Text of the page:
The Eastman School of Music has announced the following faculty appointments for the 2009-2010 academic year:
Frank Huang, Associate Professor of Violin; Associate Professor of Chamber Music. Frank Huang is the new first violinist for the Ying Quartet, Eastman School’s string quartet-in-residence. First prize winner of the 2003 Naumburg Violin Competition and the 2000 Hannover International Violin Competition, Huang has established a major career as a violin virtuoso. He has performed with orchestras throughout the world, including the Cleveland Orchestra, Los Angeles Philharmonic, Saint Paul Chamber Orchestra, Indianapolis Symphony, NDR-Radio Philharmonic Orchestra of Hannover, Amadeus Chamber Orchestra and the Genoa Orchestra. He has performed on NPR’s Performance Today, Good Morning America, and CNN’s American Morning with Paula Zahn. He has had great success in competitions since the age of 15, with top prize awards in the Premio Paganini International Violin Competition and the Indianapolis International Violin Competition. He received Gold Medal Awards in the Kingsville International Competition, the Irving M. Klein International Competition, and the D’Angelo International Competition. In addition to his solo career, Huang is deeply committed to chamber music. He has attended the Marlboro Music Festival, Ravinia’s Steans Institute, The Seattle Chamber Music Festival, and the Caramoor Festival, and frequently participates in Musicians from Marlboro tours. He was also selected by the Chamber Music Society of Lincoln Center to be a member of the prestigious Chamber Music II program. Currently, Huang is the concertmaster and leader of the Sejong Soloists, a conductorless chamber orchestra based in New York. Recent performances with Sejong include a tour of Taiwan, China, and South Korea with Cho-Liang Lin and a tour in the United States and Asia with Gil Shaham. Huang studied with Robert Mann at The Juilliard School, Donald Weilerstein at the Cleveland Institute of Music, and with Fredell Lack.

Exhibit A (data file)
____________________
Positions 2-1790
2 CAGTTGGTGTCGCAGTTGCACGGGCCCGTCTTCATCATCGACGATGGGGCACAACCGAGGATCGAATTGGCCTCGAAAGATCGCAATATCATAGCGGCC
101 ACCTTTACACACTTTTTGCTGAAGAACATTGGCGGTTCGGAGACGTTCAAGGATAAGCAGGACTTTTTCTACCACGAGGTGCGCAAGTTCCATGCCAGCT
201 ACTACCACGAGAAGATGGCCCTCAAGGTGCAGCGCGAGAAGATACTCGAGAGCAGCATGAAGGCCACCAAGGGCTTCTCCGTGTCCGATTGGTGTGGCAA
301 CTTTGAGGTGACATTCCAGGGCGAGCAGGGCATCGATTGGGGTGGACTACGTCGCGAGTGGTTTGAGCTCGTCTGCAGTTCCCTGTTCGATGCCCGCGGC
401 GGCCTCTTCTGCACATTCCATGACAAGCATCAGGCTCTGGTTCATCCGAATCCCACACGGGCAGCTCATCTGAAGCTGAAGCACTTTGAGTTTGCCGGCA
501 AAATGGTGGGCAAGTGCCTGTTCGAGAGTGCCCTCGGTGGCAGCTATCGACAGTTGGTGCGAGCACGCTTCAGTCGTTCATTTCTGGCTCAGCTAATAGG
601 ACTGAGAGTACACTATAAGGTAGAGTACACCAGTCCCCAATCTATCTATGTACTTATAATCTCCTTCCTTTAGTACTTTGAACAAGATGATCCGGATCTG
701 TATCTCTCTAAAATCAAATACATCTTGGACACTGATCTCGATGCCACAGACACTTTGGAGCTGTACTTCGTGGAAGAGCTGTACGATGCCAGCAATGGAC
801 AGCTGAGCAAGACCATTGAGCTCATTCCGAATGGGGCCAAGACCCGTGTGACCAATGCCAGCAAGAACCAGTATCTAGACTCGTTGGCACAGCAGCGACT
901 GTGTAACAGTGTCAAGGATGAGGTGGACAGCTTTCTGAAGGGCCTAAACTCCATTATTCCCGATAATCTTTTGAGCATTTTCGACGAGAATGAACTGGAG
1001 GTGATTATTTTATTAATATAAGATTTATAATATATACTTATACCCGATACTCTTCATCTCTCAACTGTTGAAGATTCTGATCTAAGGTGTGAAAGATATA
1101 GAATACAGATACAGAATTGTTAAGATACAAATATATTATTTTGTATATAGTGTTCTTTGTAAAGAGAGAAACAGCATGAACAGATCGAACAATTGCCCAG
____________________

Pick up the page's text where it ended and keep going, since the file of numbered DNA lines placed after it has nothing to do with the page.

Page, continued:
Robert Hasegawa, Assistant Professor of Music Theory. Music theorist and composer Robert Hasegawa’s scholarly interests include the music of György Ligeti, the French “spectralist” composers, and American experimentalists like Harry Partch, Alvin Lucier, and James Tenney. He holds a bachelor’s degree from Bard College at Simon’s Rock, where he studied theory and composition with Laurence Wallach, and a master’s degree in music theory from the University of California, Santa Barbara. He received his Ph.D. in 2008 at Harvard University, where he worked with theorists David Lewin, David Cohen, Christopher Hasty, and Alexander Rehding. In his dissertation, Hasegawa explored how recent findings in the psychology of aural perception can be used to analyze harmony in music by composers from Debussy to La Monte Young. In addition to his theoretical work, Hasegawa remains active as a composer: recent compositions include works performed by White Rabbit, cellist Frances-Marie Uitti, Stephen Drury, and the Callithumpian Consort. He is a recipient of the Music Analysis 25th Anniversary Competition Award for his article “Gérard Grisey and the ‘Nature’ of Harmony,” which will appear in the journal this year. Other recent projects include a chapter on extended just intonation for the book Théorie et composition musicales au vingtième siècle, and editing a special issue of Contemporary Music Review on the work of the American composer/theorist James Tenney. Before joining Eastman, he was a lecturer at Harvard.